Automakers Converge On Dallas For Big Fair
It's time for the Texas State Fair. “Fair” probably isn’t the right word for this event, which is kind of the apotheosis of state fairs and all things Texas. It's the largest such event in the U.S. (although Minnesota may be nipping at its heels), and brings in around 2.5 million attendees every year. It’s also big on trucks.
In addition to having a "Truck Zone" showing different makers' vehicles, individual companies have their own venues and almost all the automakers making trucks have a presence there, with Chevrolet as a major sponsor, and Ford, Ram, Toyota (which builds trucks in Texas), Chevrolet and sibling GMC doing their respective things at the Dallas event, which runs through Oct. 21.
Chevrolet, for example, which has been "Official Vehicle of the Texas State Fair" for a decade, has a big footprint this year. Besides a Chevrolet Main Stage (which will have something like 40 acts, including Kellie Pickler, who has done concerts for rival Ram), there's a "Chevrolet Town Square." It will have a test track where people can drive the portfolio of vehicles; the "Chevrolet Tuner Tent," which focuses on the Sonic sub-compact car, and Sonics that have been customized by designers and enthusiasts; A "Volt Charging Lounge"; and live music from local country musician Jolie Holliday.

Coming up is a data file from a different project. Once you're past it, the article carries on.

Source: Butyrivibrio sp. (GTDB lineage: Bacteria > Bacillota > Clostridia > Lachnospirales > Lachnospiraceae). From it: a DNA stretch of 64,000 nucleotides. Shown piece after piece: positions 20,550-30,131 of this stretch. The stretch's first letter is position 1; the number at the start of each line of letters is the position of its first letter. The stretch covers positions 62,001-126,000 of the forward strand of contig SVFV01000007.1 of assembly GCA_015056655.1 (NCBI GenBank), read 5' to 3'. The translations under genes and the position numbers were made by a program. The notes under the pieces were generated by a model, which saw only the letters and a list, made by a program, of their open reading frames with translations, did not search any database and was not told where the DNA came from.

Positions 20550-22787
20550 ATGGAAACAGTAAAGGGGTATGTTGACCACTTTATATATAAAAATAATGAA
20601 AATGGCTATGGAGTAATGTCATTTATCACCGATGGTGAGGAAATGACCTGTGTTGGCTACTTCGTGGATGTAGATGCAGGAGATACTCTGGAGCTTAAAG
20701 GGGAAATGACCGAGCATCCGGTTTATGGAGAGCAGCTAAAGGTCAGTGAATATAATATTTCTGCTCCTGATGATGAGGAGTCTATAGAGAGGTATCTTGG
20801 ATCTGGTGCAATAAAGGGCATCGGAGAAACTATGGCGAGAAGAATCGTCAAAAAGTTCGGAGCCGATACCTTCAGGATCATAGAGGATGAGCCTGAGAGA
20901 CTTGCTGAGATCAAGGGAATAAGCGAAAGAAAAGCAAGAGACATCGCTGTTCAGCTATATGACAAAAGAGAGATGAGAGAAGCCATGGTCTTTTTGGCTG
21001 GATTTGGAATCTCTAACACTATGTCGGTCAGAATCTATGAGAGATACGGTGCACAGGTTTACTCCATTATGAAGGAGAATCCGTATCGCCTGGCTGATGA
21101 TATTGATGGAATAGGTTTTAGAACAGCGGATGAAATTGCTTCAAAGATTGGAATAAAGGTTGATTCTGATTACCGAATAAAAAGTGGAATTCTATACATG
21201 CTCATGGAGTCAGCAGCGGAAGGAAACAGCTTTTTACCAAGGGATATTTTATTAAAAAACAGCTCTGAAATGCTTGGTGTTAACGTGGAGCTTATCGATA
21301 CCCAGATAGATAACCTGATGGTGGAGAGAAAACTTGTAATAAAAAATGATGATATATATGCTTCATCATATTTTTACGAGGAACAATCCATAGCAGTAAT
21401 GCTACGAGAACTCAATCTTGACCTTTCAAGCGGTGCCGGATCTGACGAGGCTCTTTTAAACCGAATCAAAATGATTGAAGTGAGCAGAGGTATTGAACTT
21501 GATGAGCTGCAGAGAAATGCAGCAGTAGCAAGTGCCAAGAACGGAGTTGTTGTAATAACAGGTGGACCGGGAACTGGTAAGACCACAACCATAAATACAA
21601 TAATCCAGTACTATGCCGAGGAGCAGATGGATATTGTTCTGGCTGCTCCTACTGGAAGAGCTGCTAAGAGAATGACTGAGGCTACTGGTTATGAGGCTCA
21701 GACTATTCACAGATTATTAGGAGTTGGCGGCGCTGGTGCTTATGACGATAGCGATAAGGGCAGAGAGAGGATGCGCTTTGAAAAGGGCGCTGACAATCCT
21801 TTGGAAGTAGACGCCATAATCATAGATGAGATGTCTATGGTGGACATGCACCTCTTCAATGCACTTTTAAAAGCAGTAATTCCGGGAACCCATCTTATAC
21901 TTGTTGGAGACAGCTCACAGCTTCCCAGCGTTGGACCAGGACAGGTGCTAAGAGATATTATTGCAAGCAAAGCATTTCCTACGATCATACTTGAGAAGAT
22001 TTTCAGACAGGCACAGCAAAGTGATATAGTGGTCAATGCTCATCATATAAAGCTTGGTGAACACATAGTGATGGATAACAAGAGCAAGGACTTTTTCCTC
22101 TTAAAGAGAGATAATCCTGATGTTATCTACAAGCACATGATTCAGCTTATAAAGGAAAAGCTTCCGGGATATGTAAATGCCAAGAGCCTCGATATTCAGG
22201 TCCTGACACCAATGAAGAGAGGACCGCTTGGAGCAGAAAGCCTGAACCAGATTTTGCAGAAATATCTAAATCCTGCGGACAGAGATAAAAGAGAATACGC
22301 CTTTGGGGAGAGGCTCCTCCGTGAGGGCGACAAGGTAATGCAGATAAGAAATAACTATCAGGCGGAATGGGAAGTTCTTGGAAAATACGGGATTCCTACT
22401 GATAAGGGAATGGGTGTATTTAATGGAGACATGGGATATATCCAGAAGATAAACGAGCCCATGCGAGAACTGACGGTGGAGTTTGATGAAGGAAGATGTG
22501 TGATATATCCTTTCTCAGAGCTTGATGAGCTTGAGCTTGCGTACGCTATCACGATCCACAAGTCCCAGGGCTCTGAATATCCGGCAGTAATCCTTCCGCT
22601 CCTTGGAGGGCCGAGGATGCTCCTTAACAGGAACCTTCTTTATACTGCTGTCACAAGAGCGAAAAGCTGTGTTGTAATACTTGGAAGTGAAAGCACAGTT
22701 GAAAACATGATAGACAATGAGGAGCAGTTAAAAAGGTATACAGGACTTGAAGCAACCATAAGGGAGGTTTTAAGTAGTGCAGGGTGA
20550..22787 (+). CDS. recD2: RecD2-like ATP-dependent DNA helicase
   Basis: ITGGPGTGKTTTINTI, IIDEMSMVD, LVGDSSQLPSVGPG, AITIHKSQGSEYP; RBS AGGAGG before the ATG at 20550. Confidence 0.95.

Toyota, which also has title sponsorship of a music stage at the fair, tends to use the event to show SEMA-style take-offs on its Tundra truck. Last year it used the show to reveal a “pre-production Tacoma Toyota Racing Development (TRD) T|X (Tacoma Extreme) limited-edition pickup truck.” This year? It's probably not going to be the "Ultimate Fishing Tundra," which, per Toyota, gets its first showing at the 2012 SEMA Show in Las Vegas on Oct. 30.
Chrysler's Ram Truck division got started early. The fair officially opens Sept. 28, but Ram was there Thursday morning, live-streaming the reveal of its commercial line of Heavy Duty and Chassis Cab models.
Ram CEO Fred Diaz was on hand to talk about improvements in the new trucks, and how the brand has grown over the past few years. And he announced that Ram has launched a dedicated Ram Commercial division comprising separate product development and support teams. "You can't be all hat and no cattle," he said, and added that at the retail end, Ram will grow the commercial showroom significantly.
Diaz said that since 2009, when Ram spun off from Dodge, the truck brand has been in major construction mode. "In the last 24 months we have made 20 product actions, averaging one a month," he said. "We are launching the 2013 Ram 1500 next quarter, and the Ram Heavy Duty after that." He added that two major intros in back-to-back quarters is unheard of in the truck business. Ram, he added, has seen 28 months of consecutive year-over-year sales gains. And over the last two years has grown share -- over 3.5 points of share last year, and this year an additional 2 points of share.
Ford, whose 1500 F-150 has been the top-selling pickup in the U.S. since the War of 1812, is using the show to unveil the 2013 Ford F-150 King Ranch, the product of a partnership that has been going on since 2000. King Ranch is probably the most famous -- and maybe the biggest -- ranch in Texas, containing within its fences some 1,300 square miles of land.